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ACCC Seeks Heavier Fine
Against Fly Ash Contractor

Filed under Breaking News, Business, Latest News

June 6, 2016

The Australian Competition and Consumer Commission has appealed against the leniency of $17.1 million fine against Cement Australia Pty Ltd and related companies  for breaches of the Trade Practices Act.

The company formerly had the contract to remove flyash from Stanwell’s Tarong and Tarong North power stations, as well as the Millmerran and Swanbank power stations.

The Federal Court on April 29 this year ordered penalties totalling $18.6 million against Cement Australia Pty Ltd and related companies for numerous contraventions of Section 45 of the Trade Practices Act 1974 which prohibits corporations from entering into, and giving effect to, contracts and arrangements that have the purpose or effect of substantially lessening competition.

The Court later set aside, by consent, one order imposing a penalty of $1.5 million, reducing the total penalties imposed to $17.1 million.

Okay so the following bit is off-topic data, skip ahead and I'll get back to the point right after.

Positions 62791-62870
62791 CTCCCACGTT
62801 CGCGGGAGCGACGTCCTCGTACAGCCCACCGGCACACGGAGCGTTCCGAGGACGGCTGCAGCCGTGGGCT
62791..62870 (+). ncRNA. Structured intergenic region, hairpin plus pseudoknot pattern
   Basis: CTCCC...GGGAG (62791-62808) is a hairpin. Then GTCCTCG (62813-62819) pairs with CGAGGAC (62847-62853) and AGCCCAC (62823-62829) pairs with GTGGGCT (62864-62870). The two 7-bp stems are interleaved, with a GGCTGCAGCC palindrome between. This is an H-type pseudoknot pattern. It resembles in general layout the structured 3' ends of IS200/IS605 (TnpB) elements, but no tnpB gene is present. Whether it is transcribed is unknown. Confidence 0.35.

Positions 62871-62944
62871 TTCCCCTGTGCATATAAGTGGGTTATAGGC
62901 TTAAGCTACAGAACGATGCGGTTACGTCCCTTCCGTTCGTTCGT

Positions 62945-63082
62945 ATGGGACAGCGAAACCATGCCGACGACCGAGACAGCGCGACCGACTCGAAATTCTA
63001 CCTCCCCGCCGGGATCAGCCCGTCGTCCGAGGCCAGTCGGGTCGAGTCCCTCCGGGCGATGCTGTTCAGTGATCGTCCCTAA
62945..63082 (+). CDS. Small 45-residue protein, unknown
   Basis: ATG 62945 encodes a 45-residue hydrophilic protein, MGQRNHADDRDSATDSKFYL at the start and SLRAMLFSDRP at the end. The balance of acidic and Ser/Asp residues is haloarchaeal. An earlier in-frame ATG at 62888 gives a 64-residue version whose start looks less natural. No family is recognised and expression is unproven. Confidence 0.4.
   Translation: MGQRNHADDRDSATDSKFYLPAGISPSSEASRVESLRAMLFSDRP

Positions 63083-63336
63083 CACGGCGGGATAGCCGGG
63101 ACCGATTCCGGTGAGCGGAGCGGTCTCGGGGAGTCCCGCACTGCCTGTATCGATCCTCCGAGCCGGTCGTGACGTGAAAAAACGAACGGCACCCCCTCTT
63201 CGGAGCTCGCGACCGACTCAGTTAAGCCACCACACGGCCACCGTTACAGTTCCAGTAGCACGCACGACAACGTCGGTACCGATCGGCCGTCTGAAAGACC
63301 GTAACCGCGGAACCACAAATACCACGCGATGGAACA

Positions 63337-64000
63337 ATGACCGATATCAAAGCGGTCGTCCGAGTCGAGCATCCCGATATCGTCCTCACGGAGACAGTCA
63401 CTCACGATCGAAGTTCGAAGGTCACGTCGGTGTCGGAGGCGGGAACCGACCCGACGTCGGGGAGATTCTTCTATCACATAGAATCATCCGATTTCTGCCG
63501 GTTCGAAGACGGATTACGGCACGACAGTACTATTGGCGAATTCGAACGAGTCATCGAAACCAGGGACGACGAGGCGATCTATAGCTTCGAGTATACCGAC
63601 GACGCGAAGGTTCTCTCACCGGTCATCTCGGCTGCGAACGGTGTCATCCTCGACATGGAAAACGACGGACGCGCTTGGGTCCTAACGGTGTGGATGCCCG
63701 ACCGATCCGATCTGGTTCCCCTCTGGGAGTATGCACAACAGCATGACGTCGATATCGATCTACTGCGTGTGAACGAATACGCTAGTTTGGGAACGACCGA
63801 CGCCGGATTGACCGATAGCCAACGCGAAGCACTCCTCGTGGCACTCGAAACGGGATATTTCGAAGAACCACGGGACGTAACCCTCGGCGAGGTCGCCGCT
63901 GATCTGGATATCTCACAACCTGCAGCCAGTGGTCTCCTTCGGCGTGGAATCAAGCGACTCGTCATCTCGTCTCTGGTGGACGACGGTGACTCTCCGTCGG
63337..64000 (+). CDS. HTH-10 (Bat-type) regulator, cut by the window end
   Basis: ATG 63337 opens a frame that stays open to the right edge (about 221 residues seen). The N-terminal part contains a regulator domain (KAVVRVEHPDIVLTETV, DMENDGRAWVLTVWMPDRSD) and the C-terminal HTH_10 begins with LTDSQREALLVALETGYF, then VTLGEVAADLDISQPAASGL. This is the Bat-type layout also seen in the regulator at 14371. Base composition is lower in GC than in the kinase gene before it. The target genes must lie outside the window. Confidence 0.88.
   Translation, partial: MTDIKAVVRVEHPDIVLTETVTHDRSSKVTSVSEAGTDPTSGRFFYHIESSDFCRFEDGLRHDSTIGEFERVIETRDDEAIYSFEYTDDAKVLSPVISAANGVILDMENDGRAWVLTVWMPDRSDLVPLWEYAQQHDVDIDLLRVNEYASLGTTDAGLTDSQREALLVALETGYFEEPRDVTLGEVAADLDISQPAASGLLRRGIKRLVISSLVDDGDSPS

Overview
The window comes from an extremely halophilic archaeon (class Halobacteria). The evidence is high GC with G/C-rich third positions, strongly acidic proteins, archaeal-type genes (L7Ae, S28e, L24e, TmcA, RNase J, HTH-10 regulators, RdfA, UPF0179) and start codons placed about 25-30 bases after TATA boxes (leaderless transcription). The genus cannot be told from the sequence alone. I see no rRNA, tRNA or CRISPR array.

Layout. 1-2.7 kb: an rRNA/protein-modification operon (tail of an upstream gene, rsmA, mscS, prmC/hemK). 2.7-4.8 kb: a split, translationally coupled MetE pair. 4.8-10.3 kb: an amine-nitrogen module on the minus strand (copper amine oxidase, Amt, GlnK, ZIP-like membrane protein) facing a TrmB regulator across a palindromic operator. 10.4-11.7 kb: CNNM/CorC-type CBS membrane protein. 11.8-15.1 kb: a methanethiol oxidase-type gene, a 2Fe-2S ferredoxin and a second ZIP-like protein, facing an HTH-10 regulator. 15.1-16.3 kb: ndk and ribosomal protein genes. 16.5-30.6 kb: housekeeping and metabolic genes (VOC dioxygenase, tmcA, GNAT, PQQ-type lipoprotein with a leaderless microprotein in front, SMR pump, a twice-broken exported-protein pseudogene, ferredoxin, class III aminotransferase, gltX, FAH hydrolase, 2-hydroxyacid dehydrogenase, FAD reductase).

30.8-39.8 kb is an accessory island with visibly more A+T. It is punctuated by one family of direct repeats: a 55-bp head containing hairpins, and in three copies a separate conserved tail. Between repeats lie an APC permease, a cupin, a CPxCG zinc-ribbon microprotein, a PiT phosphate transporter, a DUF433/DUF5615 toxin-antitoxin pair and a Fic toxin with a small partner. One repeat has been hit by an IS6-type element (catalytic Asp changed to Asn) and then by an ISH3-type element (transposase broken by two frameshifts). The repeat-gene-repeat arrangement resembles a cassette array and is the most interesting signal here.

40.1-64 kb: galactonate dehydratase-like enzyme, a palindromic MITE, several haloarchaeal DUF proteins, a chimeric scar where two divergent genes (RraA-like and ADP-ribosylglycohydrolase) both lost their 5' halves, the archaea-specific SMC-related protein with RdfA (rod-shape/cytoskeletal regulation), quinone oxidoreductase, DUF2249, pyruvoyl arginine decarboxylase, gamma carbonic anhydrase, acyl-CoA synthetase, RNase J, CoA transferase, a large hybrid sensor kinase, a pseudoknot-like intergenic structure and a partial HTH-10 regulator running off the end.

However, the ACCC had sought penalties of more than $90 million against Cement Australia , saying this was “appropriate for the purpose of specific and general deterrence, taking into account the serious nature and extent of the conduct, the apparent benefit derived by Cement Australia from the contraventions, and the market harm caused”.

The ACCC originally launched proceedings against Cement Australia and related companies in 2008.

No allegations were made against the power stations.

“The ACCC will argue to the Full Court that the penalties imposed on Cement Australia are manifestly inadequate, and not of appropriate deterrent value,” ACCC Chairman Rod Sims said.

“The penalties imposed in competition cases are hugely important in deterring anti-competitive conduct. The ACCC considers it essential that penalties for anti-competitive conduct in breach of the law are fixed with a view to ensuring that they are not regarded by businesses as being an acceptable cost of doing business.”

“In this case Justice Greenwood found that the conduct deprived the market of engaging with a new entrant who would have provided competition that would compete away inefficient costs and service offerings, with a likely significant effect on prices.”

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